At the turn of the millennium, the hybrid moved out of the industrial age and into the information age. After almost 100 years confined to industrial uses, it went mainstream fast. Utilizing off-the-shelf technologies, it sustained an industry in crisis. More efficient power management and the ability to recycle energy increased efficiency. From inputs of oil and gasoline, through consumer use and behavior, to outputs that affected the economy and environment, hybrids became the most visible transportation product that reduced oil consumption.

Combining gasoline and electricity helped the hybrid get the job done. More efficiency reduced its ecological footprint. The hybrid marked a tipping point in the global auto industry. After 100 years of growth powered by fossil fuels and abundant natural resources, the car business moved towards efficiency and away from horsepower. Responding to environmental challenges, automakers developed cleaner technologies and responded to changing consumer behaviors.

The Hybrid Phenomenon INTRODUCTION


“The contemporary automobile, after a century of engineering, is embarrassingly inefficient: Of the energy in the fuel it consumers, at least 80 percent is lost, mainly in the engine’s heat and exhaust, so that only 20 percent is actually used to turn the wheels. Of the resulting force, 95 percent moves the car, while only 5 percent moves the driver, in proportion to their respective weights. Five percent of 20 percent is one percent – not a gratifying result from American cars that burn their own weight in gasoline every year.”

Led by the most efficient car ever mass-produced, hybrids disrupted the “largest industry in the world, automotive transportation.” Toyota’s Prius recycled energy and soon became an American icon. The leap forward in efficiency reduced oil demand and left a smaller environmental footprint.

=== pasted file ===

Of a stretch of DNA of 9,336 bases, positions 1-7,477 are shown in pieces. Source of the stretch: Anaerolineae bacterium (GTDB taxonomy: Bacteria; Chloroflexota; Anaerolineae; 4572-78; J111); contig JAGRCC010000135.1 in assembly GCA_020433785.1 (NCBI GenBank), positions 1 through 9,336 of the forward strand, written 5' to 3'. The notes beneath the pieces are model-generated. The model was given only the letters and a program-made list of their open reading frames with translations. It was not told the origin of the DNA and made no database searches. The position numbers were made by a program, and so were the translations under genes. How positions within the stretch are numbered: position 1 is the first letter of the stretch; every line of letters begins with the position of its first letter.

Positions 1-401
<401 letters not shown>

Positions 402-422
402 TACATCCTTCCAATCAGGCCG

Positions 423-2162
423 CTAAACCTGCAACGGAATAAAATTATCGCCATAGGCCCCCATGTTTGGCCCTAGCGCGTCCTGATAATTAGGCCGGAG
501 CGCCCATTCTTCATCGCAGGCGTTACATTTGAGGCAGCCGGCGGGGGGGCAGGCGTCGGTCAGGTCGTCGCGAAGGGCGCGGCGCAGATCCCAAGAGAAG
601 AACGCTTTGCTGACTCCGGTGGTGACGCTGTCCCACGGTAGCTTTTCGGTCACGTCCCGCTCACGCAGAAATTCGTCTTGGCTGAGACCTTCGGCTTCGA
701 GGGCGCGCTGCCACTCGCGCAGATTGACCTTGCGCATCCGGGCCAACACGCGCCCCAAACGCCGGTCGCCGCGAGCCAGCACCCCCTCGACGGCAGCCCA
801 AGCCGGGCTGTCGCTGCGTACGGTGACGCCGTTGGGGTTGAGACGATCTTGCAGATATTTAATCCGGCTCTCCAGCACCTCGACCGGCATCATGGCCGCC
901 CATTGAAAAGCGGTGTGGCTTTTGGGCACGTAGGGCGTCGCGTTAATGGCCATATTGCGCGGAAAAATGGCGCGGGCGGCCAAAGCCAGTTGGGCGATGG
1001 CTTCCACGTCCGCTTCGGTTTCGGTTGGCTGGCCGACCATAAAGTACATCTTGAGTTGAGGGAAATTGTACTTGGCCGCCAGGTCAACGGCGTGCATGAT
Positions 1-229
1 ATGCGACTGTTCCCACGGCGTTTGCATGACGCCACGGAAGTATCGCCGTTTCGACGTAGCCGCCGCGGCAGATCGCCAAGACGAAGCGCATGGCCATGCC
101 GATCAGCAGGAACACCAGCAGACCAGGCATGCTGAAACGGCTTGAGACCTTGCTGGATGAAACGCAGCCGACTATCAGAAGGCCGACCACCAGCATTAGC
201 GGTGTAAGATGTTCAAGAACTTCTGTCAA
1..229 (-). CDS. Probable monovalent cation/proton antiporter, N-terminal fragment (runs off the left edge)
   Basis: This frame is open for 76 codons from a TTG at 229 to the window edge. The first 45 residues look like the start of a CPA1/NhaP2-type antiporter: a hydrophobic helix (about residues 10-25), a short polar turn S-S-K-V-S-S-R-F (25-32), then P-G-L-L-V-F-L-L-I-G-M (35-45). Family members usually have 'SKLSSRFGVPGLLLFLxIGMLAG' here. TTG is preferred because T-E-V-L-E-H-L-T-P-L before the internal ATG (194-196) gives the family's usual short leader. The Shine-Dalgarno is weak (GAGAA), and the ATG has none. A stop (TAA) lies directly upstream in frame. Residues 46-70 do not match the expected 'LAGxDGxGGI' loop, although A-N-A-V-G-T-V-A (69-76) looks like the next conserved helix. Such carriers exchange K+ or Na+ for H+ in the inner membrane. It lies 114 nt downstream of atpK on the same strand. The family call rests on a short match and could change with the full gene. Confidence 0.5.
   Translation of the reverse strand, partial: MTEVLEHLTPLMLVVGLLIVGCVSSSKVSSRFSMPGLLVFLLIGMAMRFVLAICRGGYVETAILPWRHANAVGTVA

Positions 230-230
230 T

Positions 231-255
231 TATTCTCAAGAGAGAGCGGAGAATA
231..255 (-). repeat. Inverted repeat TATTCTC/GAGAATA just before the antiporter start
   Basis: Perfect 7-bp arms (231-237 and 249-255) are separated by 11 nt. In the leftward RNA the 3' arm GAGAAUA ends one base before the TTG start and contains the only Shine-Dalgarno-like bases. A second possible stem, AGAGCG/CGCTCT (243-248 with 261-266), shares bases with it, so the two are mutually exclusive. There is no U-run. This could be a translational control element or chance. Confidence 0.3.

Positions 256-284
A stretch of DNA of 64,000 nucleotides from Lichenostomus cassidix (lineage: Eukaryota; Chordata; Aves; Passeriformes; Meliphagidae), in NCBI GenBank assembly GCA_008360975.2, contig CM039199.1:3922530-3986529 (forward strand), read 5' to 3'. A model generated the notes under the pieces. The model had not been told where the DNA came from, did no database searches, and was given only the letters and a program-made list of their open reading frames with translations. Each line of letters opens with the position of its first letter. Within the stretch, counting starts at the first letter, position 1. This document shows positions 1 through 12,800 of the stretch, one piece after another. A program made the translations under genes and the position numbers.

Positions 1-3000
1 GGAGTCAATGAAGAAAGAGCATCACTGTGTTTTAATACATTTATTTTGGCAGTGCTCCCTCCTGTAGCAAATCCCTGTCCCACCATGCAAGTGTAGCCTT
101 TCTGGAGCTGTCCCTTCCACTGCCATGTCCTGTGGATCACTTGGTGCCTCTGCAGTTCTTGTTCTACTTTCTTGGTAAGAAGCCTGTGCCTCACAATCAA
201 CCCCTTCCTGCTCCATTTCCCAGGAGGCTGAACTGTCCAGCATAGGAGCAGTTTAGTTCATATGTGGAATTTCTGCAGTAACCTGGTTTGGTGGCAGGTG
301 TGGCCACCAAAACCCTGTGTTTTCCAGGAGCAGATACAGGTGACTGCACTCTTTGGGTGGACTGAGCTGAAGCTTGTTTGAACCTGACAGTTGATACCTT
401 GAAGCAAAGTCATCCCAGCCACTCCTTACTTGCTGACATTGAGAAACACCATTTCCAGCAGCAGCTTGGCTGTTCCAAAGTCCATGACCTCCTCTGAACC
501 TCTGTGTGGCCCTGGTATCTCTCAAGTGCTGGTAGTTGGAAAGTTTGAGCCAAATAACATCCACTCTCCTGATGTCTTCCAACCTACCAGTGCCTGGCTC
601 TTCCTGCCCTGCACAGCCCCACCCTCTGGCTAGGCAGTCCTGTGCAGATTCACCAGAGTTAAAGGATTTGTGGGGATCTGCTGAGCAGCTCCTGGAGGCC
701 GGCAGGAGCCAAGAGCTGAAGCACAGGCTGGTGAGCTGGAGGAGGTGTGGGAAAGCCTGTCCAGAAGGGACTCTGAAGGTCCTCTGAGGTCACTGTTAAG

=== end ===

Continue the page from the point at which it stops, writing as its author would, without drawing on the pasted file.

From 2000 to 2005, global Prius sales grew over 820%; U.S. hybrid sales jumped 2,100%. Compared to the modern car at 20-25% efficiency, the Prius provided 37%. The phenomenal little car changed everything. By 2007, over 800,000 consumers fell in love with hybrids and fueled over $15 billion in global sales.

This report studied the hybrid from the perspective of what influenced “The Hybrid Phenomenon.” The search led to questions about oil and fuels, government, the environment, popular culture, the auto industry, hybrid buyers, and technology.

For over two years, I researched the hybrid phenomenon. In a changing environment, the hybrid evolved from a funny looking little car into mainstream technology. At first, gas prices and the environment were the biggest issues. Then came oil and government. Pop culture followed to help the hybrid “cross the chasm.” But it threatened domestic gasoline, so alternative fuels received a huge push. Once the technology successfully established reliability, the hybrid entered the mainstream.

During the research, the most surprising reaction I experienced was at SFSU’s 2006 Graduate Research Showcase of over 140 culminating experiences. The first car on my painted road titled, “Hybrid History 101” attracted the most attention. Most ignored the hybrid savings analysis, celebrities and the growing number of new models. All ages from kids to drivers to masters and PhDs stopped and stared at a picture of the world’s first hybrid (see Figure 1). They were dumbfounded to learn that the hybrid was designed over a century ago by automobile industry genius, Ferdinand Porsche.